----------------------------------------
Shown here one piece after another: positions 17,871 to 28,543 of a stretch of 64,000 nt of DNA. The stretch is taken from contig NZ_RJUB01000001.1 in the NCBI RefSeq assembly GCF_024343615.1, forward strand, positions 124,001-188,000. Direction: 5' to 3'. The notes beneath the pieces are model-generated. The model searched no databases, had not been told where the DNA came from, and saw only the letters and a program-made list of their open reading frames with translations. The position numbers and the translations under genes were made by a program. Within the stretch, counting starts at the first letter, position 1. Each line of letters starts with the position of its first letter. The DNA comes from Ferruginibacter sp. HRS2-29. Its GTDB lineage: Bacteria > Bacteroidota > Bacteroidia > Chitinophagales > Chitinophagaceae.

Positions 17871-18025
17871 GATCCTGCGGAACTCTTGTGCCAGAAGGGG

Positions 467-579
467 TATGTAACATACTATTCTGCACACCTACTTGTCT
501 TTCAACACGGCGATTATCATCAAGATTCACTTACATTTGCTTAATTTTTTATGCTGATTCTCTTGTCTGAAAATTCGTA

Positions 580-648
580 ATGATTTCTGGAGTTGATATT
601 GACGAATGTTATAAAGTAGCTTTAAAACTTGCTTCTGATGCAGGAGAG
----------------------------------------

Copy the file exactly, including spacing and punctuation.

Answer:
Shown here one piece after another: positions 17,871 to 28,543 of a stretch of 64,000 nt of DNA. The stretch is taken from contig NZ_RJUB01000001.1 in the NCBI RefSeq assembly GCF_024343615.1, forward strand, positions 124,001-188,000. Direction: 5' to 3'. The notes beneath the pieces are model-generated. The model searched no databases, had not been told where the DNA came from, and saw only the letters and a program-made list of their open reading frames with translations. The position numbers and the translations under genes were made by a program. Within the stretch, counting starts at the first letter, position 1. Each line of letters starts with the position of its first letter. The DNA comes from Ferruginibacter sp. HRS2-29. Its GTDB lineage: Bacteria > Bacteroidota > Bacteroidia > Chitinophagales > Chitinophagaceae.

Positions 17871-18025
17871 GATCCTGCGGAACTCTTGTGCCAGAAGGGG

Positions 467-579
467 TATGTAACATACTATTCTGCACACCTACTTGTCT
501 TTCAACACGGCGATTATCATCAAGATTCACTTACATTTGCTTAATTTTTTATGCTGATTCTCTTGTCTGAAAATTCGTA

Positions 580-648
580 ATGATTTCTGGAGTTGATATT
601 GACGAATGTTATAAAGTAGCTTTAAAACTTGCTTCTGATGCAGGAGAG